News 2015

Although cancer is still a major cause of mortality in young people, the great improvements in treatments mean that adolescent cancer mortality rates are now declining and long-term survival can be expected in some 80% of patients.  Unfortunately both male and female fertility is damaged by exposure to chemotherapy agents and radiation treatments and the treatments used to cure a cancer may render patients temporarily or permanently infertile.

Different strategies have been developed to try to safeguard the fertility of younger patients. Cryopreserved ovarian tissue have been grafted with success since 2004 - the first such birth in Louvain, Belgium under Prof Donnez. Cryopreservation of spermatozoa is routinely used to preserve fertility in males but, for some adolescents it may not be possible to recover sperm or the patient may be too young. Experimental techniques such as testicular tissue freezing, while promising, require further research before they can be fully integrated into routine treatments.

Of the frozen ovarian tissue graft births worldwide so far, nearly all have come from slow freezing. This is reckoned by experts to be because controlled rate freezing is more  suitable for freezing the larger and more complex tissues such as ovarian cortex;  additionally the method produces samples more suited to specimen transport,  long-term storage and audit. Testicular tissue freezing is less established than ovarian and one expert says that in this case again the best approach may well be slow freezing. Testicular tissue is less tough than ovarian cortex and so may be more easy for cryoprotectants to penetrate. The aim following the freeze/thaw of testis tissue would be to purify and transplant spermatogonial stem cells to restore fertility rather than to autograft pieces of testicular tissue - it is a different procedure to grafting frozen/thawed ovarian cortex fragments. So, different strictures may apply to the freezing and thawing methods for these two tissue types; in the opinion of one expert,  “we need to produce better optimised protocols for slow freezing".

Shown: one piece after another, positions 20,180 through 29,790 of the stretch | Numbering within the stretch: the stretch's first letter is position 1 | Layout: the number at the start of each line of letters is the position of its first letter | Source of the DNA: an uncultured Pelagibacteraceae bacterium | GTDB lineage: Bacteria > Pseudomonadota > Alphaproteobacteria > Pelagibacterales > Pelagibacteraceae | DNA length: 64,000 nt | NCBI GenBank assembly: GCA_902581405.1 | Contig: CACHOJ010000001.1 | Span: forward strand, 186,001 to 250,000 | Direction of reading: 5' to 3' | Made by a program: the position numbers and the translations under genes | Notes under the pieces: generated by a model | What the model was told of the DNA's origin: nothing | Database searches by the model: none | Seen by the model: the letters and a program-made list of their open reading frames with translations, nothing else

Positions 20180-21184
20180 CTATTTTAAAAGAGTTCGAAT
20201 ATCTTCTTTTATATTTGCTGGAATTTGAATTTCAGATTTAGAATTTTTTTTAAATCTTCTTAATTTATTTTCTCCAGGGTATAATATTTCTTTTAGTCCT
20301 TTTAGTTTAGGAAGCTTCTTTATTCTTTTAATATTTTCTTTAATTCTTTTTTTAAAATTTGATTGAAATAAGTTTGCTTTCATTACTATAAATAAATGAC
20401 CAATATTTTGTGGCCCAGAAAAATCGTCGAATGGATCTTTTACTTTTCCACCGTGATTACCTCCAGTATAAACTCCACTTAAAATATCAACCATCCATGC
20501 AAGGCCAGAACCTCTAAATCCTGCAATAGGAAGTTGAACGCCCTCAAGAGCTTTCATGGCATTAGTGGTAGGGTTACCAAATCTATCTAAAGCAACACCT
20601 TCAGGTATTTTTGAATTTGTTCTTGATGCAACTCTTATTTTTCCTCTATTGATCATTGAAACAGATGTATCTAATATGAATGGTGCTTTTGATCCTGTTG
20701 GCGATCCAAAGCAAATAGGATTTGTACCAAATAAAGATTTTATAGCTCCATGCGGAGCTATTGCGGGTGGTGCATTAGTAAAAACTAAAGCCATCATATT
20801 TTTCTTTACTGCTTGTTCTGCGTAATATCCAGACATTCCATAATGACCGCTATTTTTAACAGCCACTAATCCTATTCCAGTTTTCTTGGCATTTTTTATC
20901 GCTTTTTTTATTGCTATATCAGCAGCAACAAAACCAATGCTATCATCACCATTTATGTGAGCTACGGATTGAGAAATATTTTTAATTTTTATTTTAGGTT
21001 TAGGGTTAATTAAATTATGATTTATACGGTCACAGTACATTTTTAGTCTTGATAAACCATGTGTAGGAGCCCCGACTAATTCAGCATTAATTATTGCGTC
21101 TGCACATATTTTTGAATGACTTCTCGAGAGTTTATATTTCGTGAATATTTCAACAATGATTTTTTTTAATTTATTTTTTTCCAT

There are two new papers summarising current practices in Ovarian Tissue freezing and transplants and Testicular Freezing and transplant. One is a European perspective on testicular tissue cryopreservation for fertility preservation in prepubertal and adolescent boys by Prof Helen Picton et al of the University of Leeds, UK and the other is by Dr A.K. Jensen et al of Copenhagen University Hospital, Denmark,

The two articles may be viewed at:

Testicular tissue cryopreservation


http://humrep.oxfordjournals.org/content/30/11/2463   

Ovarian tissue cryopreservation
http://humrep.oxfordjournals.org/content/early/2015/10/03/humrep.dev230.full   

 

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